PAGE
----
Auction 7 Followup #7 — Bidding Analysis

Here is a strong realization from the British Commonwealth Section.


Lot 927; realized $488

This lot estimated at $200 received nine advance bids, then opened and sold to the book at $425 against the top bid of $575. That was strong but this next lot was spectacular:


Lot 975; realized $1840.

When we estimated this at $100 we clearly did not anticipate the demand. We received seven advance bids and opened it at $700. The internet attacked our top book bid and up it went to sell for a hammer of $1600 which was $400 below the top bid.

We know from the questions people ask us that there is both a lot of curiosity about how auctions are run, and there are also a lot of misconceptions.

In Auction #7 we had 1846 lots and before the auction started we received from traditional sources like mail and also the internet a total of 7140 bids or very nearly four bids for every lot. That is an impressive total.

If a mathematician was asked to randomly distribute numbers into 1846 categories, the distribution would look nothing like the actual distribution in the bidbook. I gave these figures to an experienced auctiongoer who is conversant with mathematics and asked him to guess how many bids were received for the lot which received the most. His answer was 41; the correct answer is 12.

How many of the lots received no bids prior to the auction? I didn’t count but it was about twelve or a bit more.  How many received ten or more? Also about a dozen with one at twelve and a handful at eleven and ten; nine was not much higher but eight bids was a significantly larger figure. The two “flattest” sections with very few highs and lows were the Healy Pass collection and B.N.A. In those two sections virtually every lot received three, four, five, or six bids.

Where did the bids come from? The top five countries were Canada, USA, Singapore, U.K., and Cyprus. After the auction when we look at who was successful the top countries were Canada, USA, U.K., Singapore and Norway. The USA is catching up to Canada, and the U.K. is typically third or fourth.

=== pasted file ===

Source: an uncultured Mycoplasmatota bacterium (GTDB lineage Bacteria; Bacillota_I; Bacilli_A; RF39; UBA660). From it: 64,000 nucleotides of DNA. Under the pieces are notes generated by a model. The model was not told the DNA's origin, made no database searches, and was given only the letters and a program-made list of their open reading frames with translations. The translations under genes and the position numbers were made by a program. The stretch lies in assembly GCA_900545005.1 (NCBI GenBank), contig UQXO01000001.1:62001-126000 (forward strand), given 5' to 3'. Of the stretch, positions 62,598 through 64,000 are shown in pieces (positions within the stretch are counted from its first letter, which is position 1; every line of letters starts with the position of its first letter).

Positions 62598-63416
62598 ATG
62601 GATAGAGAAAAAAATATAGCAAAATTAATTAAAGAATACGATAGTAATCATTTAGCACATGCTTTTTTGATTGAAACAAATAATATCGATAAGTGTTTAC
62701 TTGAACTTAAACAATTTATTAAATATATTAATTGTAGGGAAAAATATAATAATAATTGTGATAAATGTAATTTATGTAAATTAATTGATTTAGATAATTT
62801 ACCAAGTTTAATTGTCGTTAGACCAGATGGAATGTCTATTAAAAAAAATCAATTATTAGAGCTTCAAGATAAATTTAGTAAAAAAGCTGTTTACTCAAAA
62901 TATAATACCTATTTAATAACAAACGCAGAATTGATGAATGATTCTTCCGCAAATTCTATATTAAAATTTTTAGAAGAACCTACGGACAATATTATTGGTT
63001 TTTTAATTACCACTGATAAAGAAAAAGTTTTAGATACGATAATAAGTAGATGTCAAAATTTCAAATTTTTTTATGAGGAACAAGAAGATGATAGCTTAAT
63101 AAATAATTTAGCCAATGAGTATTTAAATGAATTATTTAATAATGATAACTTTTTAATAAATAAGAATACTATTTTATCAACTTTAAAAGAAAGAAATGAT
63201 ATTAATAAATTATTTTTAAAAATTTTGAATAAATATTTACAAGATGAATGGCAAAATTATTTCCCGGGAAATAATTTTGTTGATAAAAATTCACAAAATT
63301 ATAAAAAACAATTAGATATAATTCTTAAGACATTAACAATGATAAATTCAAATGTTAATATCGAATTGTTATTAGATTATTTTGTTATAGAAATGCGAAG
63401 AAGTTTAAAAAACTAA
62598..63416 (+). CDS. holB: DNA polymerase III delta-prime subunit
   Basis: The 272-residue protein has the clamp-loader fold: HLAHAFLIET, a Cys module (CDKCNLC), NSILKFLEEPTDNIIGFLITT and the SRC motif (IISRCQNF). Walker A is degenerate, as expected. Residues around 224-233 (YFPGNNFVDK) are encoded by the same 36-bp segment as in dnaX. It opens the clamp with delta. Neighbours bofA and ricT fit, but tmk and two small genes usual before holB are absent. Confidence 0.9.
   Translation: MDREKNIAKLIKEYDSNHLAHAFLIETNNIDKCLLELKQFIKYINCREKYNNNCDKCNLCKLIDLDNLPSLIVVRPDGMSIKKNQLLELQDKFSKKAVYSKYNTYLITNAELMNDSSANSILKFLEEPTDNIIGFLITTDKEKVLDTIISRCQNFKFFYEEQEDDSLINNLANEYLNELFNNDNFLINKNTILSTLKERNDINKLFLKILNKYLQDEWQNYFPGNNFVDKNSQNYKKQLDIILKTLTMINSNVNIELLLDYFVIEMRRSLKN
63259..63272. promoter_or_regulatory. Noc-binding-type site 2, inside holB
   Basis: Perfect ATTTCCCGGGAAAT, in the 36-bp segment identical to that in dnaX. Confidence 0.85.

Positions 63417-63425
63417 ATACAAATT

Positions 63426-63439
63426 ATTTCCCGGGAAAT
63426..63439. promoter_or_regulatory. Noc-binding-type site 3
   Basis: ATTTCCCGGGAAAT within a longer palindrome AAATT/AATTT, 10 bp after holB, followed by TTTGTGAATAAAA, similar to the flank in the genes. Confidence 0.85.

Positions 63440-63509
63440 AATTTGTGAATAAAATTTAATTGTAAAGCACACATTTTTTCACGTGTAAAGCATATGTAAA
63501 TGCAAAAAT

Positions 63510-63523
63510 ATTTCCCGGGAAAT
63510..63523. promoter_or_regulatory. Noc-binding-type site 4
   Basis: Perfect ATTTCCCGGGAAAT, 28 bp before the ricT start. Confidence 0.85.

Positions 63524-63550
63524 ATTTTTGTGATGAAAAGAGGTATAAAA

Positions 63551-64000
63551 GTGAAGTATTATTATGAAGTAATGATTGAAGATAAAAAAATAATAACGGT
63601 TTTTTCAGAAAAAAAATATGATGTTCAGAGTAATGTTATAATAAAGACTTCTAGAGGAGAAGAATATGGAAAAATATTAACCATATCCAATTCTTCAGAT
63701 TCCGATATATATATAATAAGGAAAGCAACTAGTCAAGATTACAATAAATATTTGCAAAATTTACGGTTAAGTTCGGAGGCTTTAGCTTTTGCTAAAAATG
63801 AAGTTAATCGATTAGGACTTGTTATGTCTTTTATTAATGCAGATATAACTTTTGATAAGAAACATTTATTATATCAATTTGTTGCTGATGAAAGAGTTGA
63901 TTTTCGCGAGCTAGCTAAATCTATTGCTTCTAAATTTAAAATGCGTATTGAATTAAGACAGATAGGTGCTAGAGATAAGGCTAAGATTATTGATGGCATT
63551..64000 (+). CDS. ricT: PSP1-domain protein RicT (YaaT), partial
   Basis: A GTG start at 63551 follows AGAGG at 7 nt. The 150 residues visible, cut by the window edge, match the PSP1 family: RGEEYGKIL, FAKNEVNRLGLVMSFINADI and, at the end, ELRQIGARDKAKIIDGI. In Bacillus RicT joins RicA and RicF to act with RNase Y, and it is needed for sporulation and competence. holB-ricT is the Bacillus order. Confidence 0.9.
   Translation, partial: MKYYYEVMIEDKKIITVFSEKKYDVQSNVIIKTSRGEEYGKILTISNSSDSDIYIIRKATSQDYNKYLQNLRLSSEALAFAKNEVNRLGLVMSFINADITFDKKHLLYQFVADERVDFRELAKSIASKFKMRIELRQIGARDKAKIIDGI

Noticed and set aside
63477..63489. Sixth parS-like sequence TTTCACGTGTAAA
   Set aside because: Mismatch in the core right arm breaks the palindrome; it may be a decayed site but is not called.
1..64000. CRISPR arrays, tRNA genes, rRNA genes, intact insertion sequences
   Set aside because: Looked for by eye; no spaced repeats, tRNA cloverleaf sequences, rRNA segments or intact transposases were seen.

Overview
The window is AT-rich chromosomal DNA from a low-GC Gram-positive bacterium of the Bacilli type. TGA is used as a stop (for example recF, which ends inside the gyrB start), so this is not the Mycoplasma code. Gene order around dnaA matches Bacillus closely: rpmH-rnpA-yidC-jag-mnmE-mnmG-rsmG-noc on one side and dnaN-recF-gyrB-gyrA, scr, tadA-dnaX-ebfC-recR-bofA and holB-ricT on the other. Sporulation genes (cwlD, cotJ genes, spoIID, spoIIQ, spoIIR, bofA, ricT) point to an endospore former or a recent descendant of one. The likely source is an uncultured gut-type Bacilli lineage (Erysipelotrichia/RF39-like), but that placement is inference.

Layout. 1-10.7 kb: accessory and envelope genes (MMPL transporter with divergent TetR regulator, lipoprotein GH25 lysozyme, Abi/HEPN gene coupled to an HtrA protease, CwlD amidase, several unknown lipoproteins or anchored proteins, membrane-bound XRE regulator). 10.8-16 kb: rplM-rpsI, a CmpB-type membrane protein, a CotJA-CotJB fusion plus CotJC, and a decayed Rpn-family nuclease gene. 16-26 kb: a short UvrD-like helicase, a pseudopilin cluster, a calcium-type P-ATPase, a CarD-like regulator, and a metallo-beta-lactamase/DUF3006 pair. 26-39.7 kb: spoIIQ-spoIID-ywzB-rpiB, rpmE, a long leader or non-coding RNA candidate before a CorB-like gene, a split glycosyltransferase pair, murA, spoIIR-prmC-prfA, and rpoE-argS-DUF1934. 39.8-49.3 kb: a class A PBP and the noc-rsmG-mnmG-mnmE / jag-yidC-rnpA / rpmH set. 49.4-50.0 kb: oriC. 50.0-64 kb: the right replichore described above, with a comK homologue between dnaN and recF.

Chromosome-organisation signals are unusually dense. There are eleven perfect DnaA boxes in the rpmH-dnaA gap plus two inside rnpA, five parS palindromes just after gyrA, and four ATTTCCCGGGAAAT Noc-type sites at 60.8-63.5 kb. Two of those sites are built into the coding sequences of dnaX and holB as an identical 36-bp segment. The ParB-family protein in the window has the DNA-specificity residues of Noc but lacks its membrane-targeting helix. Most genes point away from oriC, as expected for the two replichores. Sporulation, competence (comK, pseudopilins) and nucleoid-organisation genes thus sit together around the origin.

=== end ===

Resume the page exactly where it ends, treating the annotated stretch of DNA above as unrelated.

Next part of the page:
How many bidders came from the internet and how many from other sources (live on the floor, mail etc.)? There was a total of 540 different bidders, 283 came through the internet. However there were a few dozen bidders who both gave us advance bids and bid on the internet; or were on the floor for part of the auction and on the internet for part. It would take too long to sort it out but it is safe to say that half the bidders come from the internet and half the traditional way. Another thing which is important is that many of the longer invoices were from bidders who used the internet AND a traditional venue.

How many “stink” bids did we get? Some people put in a “watching” bid on the internet and are perhaps prepared to pay the full estimate and “watch” it by bidding $2; then if the lot opens above the estimate we see no further bid. It is a subjective call whether a low bid is watching or is a bid where someone hopes that no one else will bid on the mint $5 Jubilee and he will buy it for a tiny fraction of its value. If we isolate stink bids, the number is very, very low and perhaps under one percent.

All of these figures (although possibly boring to many!) tell consignors that there is an active market and all types of philatelic material can attract enough bidding that usually full market price will be realized. To our bidders: don’t despair, there are still bargains to be had!

During the next few months we will update you on the consignments for the next auction which will be in the Spring.  We have already received an amazing amount only three weeks after Auction 7.  Check back here regularly for news.

Auction 7 Followup #6 — More Highlights Revisited